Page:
Early Intervention Important for Sunitinib-Related Hypertension in RCC

November 26, 2016
Leah Lawrence

Patients with metastatic renal cell carcinoma treated with sunitinib often experience treatment-related hypertension and require rigorous blood pressure control.

Patients with metastatic renal cell carcinoma (RCC) treated with sunitinib often experience treatment-related hypertension (tHTN). A retrospective study published recently in Clinical Genitourinary Cancer showed that these patients require rigorous blood pressure control and that the use of calcium channel blockers was best for controlling hypertension compared with other antihypertensive drugs.  

“Early intervention for tHTN might be important when blood pressure increases above the threshold of 140/90 mm Hg,” wrote researcher Philipp Ivanyi, MD, of Hanover Medical School, Germany, and colleagues. “In the absence of confounding factors (such as congestive heart failure), nondihydropyridine calcium channel blocker is the best way to quickly and reliably control tHTN.”

Sunitinib works by inhibiting the vascular endothelial growth factor (VEGF). In tumor cells, this signal inhibits tumor vasculature; however, in healthy cells it is associated with tHTN. Previous studies have shown a risk for hypertension among patients treated with VEGF receptor inhibitors and sunitinib, but because cardiovascular risk factors are common in patients with metastatic RCC, Ivanyi and colleagues wanted to explore the occurrence of this adverse event further.

They conducted a retrospective study of 72 patients with metastatic RCC treated with sunitinib from June 2004 to December 2011. They examined their medical records for risk factors for tHTN and antihypertensive treatments.

A little more than 70% of patients in the study developed tHTN after a median of 28 days on sunitinib. The mean blood pressure increased from 130/75 mm Hg on day 1 to 140/80 mm Hg on day 28. Only patients with tHTN had significant increases in blood pressure while on sunitinib.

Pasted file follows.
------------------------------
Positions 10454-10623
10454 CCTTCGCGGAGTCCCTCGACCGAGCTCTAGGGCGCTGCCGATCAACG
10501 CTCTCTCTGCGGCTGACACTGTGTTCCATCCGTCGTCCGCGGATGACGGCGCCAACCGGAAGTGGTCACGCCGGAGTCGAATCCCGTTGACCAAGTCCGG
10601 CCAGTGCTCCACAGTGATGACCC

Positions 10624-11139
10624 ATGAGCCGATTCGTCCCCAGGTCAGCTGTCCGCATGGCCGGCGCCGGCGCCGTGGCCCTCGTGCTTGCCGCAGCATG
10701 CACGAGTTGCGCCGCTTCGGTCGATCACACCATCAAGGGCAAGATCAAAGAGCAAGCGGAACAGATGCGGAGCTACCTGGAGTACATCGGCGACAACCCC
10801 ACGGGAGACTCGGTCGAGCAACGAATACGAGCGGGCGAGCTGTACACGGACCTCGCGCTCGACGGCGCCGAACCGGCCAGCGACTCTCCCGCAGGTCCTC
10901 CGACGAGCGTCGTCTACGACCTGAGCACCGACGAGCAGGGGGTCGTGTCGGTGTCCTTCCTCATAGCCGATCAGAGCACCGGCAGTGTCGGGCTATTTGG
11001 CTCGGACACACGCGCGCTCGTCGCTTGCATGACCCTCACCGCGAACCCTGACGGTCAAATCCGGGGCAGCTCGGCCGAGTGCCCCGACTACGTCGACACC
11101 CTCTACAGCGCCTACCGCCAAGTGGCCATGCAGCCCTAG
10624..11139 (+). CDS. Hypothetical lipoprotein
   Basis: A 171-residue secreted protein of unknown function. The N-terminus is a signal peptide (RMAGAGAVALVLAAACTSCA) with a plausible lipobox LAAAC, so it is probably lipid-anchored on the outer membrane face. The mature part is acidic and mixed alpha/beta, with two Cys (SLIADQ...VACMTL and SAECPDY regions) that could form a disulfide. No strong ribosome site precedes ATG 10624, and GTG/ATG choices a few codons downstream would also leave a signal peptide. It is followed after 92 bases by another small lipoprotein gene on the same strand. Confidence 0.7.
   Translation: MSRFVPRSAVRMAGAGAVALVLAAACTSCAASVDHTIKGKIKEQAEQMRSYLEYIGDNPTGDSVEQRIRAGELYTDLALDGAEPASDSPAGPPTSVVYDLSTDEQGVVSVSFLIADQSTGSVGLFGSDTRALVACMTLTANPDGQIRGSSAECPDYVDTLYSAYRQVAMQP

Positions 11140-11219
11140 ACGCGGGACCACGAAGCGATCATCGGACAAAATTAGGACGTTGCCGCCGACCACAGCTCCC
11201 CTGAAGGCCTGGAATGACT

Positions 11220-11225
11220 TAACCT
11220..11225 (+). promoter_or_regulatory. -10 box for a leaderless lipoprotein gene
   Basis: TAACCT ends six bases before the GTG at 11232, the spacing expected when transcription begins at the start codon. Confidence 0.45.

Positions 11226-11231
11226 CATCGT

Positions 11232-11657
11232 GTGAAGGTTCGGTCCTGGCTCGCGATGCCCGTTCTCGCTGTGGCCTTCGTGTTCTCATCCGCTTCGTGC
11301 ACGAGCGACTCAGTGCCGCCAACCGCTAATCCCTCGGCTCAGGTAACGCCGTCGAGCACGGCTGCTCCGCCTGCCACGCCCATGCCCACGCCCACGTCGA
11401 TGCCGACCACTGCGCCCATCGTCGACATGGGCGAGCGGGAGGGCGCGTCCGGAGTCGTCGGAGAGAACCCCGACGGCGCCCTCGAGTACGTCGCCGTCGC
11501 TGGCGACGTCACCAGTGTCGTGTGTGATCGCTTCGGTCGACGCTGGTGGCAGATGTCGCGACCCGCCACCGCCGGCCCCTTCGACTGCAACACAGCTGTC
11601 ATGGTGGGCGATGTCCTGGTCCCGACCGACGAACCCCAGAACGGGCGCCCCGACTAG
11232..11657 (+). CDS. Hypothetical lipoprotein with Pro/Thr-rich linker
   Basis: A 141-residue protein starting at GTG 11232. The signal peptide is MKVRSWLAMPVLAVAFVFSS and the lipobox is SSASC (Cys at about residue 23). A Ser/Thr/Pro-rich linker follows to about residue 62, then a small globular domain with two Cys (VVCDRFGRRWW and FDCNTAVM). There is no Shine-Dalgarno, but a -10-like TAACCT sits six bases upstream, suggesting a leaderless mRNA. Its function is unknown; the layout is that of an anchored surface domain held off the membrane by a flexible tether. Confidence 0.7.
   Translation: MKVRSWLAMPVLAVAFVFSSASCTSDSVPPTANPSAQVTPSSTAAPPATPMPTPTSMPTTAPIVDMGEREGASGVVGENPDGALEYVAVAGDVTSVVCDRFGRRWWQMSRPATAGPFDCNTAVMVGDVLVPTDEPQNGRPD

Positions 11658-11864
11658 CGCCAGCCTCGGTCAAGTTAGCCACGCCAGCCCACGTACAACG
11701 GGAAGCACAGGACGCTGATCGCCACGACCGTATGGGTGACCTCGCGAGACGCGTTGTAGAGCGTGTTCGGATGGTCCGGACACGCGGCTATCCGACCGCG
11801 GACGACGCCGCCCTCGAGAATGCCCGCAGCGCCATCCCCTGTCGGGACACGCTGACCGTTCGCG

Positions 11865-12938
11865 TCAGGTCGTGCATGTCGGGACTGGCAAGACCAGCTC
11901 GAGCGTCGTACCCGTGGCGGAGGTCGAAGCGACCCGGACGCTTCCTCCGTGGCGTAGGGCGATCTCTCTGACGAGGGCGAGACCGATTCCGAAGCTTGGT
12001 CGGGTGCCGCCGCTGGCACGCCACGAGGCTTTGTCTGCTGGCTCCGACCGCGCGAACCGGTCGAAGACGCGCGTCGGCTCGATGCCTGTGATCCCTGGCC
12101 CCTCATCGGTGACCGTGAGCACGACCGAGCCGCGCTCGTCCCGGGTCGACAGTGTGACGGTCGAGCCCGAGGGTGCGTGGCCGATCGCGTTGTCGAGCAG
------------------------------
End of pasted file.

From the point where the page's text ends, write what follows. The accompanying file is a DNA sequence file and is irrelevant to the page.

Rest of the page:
The researchers found that a standard dose of sunitinib, age older than 50 years, and prehypertension were all independent risk factors for developing tHTN.

Antihypertensive therapies significantly reduced blood pressure among patients with tHTN. Among the patients diagnosed with tHTN, 70.8% received some kind of antihypertensive treatment and 72.5% received at last one modification of the antihypertension therapy at a median of 3 days after detection of tHTN. Calcium channel blockers were significantly better at controlling tHTN compared with other drugs (P = .045).

The researchers said that the results of this study should be interpreted with caution.

“In particular, the predominantly administered calcium channel blocker might cause an overestimation of its true efficacy in our statistical model,” they wrote. In addition, within the study period there were patients lost to follow-up or incomplete medical records.

Routine and permanent blood pressure monitoring should be considered in patients at high risk of tHTN, the researchers wrote, including patients older than 50 years of age, with pre-hypertension, or with a once daily sunitinib starting dose of 50 mg. “If control of tHTN is inadequate, an early combination of agents with different mechanisms of action may provide better control of tHTN.”